HM Revenue & Customs (HMRC) has continued to run campaigns to ensure that overseas workers registered in the UK, are paying the correct amount of tax.
Taxpayers that have overseas assets and income may still be obligated to pay UK tax rates under certain circumstances.
The first step HMRC will take to determine your obligations is establishing your residence and domicile status.
What is required of you will differ based on whether you are a resident, non-resident, or domiciled in the UK.
Double taxation agreements (DTAs)
The UK has DTAs with many countries to ensure that you do not end up paying tax on the same income, in two jurisdictions.
However, it is your responsibility to claim these reliefs and failure to do so could result in unnecessary tax burdens.
Who is exempt?
Not everyone working overseas is required to pay UK tax. Here are some scenarios where you might be considered exempt:
- Non-resident status: If you spend fewer than 16 days in the UK (or 46 days if you haven’t been classed as a UK resident for the three previous tax years), you may qualify as a non-resident and be exempt from UK tax on your overseas income.
- Split-year treatment: In the tax year that you move abroad, you might be eligible for split-year treatment. This means you will only pay UK tax on income you earn in the UK for the part of the year that you are a UK resident.
- Foreign income exemption: If your income is taxed in another country, and you have claimed double taxation relief, you may not have to pay UK tax on that income.
Penalties for non-compliance
Failure to comply with HMRC regulations can result in severe penalties, as follows:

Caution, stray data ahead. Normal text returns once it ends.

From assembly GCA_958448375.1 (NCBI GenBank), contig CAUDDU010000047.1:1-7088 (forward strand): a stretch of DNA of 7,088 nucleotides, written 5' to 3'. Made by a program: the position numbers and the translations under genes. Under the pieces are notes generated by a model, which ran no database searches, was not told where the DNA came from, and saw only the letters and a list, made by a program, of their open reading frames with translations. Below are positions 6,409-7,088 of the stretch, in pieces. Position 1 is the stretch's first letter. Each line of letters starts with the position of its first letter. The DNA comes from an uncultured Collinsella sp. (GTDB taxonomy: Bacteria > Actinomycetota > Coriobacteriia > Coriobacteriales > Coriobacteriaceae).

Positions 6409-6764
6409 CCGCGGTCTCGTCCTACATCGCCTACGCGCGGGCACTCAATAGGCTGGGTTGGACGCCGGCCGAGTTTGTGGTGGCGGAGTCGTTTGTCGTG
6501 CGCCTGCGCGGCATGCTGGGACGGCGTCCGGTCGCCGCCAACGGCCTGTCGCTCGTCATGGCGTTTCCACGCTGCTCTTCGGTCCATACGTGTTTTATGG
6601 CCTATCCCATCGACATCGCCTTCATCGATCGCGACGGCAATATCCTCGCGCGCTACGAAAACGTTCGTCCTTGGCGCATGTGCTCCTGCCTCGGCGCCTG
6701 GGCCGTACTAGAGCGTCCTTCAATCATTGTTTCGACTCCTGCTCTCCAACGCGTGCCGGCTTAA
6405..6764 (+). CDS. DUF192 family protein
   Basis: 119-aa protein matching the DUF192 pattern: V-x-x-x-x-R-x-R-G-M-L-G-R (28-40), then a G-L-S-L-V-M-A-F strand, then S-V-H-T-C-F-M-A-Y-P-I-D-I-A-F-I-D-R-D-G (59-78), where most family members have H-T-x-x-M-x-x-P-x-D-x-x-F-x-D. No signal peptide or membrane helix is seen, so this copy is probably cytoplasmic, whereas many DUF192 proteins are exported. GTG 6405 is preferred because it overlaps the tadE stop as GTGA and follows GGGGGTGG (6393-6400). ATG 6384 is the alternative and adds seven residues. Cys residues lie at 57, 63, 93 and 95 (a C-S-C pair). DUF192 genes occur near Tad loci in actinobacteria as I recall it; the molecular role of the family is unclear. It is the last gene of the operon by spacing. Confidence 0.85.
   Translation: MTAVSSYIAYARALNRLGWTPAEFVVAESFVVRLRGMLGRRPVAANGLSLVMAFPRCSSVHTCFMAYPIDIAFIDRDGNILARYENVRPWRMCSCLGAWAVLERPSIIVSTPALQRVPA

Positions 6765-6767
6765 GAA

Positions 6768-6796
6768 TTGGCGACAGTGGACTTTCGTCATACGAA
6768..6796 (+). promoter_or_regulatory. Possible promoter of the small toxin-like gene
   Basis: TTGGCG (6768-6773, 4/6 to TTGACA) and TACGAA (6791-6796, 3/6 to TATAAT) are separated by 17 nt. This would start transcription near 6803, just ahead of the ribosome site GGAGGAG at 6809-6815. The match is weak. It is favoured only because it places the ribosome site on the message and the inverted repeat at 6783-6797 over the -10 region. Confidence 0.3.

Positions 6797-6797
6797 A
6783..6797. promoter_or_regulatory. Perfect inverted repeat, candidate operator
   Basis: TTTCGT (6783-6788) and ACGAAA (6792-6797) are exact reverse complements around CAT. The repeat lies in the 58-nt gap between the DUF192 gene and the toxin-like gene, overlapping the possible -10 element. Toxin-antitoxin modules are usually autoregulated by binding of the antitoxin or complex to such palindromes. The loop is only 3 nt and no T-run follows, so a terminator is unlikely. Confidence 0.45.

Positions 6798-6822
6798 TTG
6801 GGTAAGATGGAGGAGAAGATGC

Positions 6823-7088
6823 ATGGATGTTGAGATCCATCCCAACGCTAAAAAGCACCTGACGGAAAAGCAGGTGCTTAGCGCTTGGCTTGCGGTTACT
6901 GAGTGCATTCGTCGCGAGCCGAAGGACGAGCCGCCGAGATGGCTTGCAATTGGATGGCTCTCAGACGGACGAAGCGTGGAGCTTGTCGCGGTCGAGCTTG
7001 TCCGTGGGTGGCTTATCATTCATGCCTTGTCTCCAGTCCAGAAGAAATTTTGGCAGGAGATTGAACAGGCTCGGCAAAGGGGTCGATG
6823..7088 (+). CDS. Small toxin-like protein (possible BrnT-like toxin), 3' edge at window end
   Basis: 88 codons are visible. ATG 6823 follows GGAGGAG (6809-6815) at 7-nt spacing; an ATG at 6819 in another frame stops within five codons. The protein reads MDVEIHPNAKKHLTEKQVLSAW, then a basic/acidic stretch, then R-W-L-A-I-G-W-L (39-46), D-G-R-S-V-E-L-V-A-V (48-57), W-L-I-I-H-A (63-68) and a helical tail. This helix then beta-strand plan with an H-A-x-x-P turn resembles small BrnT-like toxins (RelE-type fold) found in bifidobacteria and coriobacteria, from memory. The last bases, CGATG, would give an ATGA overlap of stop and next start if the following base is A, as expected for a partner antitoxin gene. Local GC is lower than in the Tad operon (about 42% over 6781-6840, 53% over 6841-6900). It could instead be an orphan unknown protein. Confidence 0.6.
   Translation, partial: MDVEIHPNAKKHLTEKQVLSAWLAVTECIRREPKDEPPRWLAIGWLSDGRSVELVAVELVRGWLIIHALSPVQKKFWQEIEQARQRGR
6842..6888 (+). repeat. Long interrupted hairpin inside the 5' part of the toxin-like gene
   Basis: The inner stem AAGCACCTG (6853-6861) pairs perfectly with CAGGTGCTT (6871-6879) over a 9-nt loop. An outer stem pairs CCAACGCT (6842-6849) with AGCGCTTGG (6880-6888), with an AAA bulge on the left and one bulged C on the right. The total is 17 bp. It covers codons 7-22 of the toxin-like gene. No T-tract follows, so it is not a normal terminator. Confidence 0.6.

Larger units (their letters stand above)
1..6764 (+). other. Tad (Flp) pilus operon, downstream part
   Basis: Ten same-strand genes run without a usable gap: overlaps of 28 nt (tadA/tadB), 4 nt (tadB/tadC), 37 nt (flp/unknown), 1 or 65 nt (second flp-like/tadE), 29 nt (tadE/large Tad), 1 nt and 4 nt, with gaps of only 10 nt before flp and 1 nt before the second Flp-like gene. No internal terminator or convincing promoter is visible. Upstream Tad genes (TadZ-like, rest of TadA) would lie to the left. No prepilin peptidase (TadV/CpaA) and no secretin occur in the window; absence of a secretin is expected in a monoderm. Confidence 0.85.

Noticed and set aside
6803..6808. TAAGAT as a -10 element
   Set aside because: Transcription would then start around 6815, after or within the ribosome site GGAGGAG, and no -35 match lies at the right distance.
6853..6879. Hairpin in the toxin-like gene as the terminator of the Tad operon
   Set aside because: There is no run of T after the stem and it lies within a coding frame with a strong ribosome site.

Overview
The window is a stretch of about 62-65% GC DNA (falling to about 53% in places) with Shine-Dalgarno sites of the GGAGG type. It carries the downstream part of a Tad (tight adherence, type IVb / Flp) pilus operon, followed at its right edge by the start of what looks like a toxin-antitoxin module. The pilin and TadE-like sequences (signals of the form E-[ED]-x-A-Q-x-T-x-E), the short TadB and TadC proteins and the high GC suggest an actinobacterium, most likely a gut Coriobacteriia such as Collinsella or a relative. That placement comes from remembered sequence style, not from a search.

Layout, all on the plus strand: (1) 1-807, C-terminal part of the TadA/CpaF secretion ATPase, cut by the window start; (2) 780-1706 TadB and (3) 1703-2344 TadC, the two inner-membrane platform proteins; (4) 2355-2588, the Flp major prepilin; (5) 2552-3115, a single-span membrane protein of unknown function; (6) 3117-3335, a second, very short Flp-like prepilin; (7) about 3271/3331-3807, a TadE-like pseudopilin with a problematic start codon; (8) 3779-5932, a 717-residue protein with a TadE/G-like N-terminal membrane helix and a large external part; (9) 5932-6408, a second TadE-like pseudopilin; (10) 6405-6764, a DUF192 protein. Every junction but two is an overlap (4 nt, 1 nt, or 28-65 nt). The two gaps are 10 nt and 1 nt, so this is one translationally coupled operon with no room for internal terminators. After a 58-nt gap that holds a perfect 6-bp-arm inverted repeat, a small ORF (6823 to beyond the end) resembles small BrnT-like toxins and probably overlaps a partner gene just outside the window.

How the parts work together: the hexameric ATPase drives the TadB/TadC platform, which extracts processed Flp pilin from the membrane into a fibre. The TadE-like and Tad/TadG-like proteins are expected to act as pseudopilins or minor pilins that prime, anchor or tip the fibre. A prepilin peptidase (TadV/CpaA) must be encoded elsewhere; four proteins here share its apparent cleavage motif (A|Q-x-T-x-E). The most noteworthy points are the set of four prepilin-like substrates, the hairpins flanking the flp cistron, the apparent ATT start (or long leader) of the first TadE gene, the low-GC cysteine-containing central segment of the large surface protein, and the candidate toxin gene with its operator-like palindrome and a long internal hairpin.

- Late payment penalties: These start at five per cent of the tax unpaid at 30 days, rising to ten per cent at six months, and fifteen per cent at 12 months.
- Late filing penalties: A £100 fine is immediately levied for late filing, with additional fines accruing over time.
- Investigations and prosecutions: In severe cases, HMRC can launch an investigation, which could lead to prosecution and even imprisonment.
- Asset seizure: HMRC also has the authority to seize assets to cover unpaid taxes.
Working overseas, whilst a great opportunity for many, does come with complex tax obligations.
Understanding your tax liabilities and staying compliant with HMRC regulations is crucial to avoid unnecessary financial burdens and legal complications.
You should always consult with a tax adviser to ensure you are meeting your obligations and taking advantage of any exemptions or reliefs available to you.
Ignorance is not an excuse in the eyes of the law, and the penalties for non-compliance can be severe.
To discuss your tax obligations with us, or if you have concerns about tax due on overseas income, contact our team of tax professionals today.